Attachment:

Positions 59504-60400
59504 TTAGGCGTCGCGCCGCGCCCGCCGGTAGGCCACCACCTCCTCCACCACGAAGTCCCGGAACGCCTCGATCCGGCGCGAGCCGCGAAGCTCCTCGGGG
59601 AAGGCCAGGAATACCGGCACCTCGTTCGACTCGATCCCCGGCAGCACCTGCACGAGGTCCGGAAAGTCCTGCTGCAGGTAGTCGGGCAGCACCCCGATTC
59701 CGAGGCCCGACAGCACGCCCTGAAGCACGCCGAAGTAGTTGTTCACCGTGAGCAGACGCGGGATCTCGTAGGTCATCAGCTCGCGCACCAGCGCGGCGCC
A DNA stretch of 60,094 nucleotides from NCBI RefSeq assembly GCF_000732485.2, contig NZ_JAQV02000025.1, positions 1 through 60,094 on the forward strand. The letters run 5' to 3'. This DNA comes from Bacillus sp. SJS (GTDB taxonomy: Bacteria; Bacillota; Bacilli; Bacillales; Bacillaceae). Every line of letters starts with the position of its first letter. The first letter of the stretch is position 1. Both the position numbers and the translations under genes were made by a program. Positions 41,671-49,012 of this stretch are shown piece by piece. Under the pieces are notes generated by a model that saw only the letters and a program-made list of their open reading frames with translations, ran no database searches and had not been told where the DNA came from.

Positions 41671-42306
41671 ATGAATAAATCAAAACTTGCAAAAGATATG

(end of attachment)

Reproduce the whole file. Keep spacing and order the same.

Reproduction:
Positions 59504-60400
59504 TTAGGCGTCGCGCCGCGCCCGCCGGTAGGCCACCACCTCCTCCACCACGAAGTCCCGGAACGCCTCGATCCGGCGCGAGCCGCGAAGCTCCTCGGGG
59601 AAGGCCAGGAATACCGGCACCTCGTTCGACTCGATCCCCGGCAGCACCTGCACGAGGTCCGGAAAGTCCTGCTGCAGGTAGTCGGGCAGCACCCCGATTC
59701 CGAGGCCCGACAGCACGCCCTGAAGCACGCCGAAGTAGTTGTTCACCGTGAGCAGACGCGGGATCTCGTAGGTCATCAGCTCGCGCACCAGCGCGGCGCC
A DNA stretch of 60,094 nucleotides from NCBI RefSeq assembly GCF_000732485.2, contig NZ_JAQV02000025.1, positions 1 through 60,094 on the forward strand. The letters run 5' to 3'. This DNA comes from Bacillus sp. SJS (GTDB taxonomy: Bacteria; Bacillota; Bacilli; Bacillales; Bacillaceae). Every line of letters starts with the position of its first letter. The first letter of the stretch is position 1. Both the position numbers and the translations under genes were made by a program. Positions 41,671-49,012 of this stretch are shown piece by piece. Under the pieces are notes generated by a model that saw only the letters and a program-made list of their open reading frames with translations, ran no database searches and had not been told where the DNA came from.

Positions 41671-42306
41671 ATGAATAAATCAAAACTTGCAAAAGATATG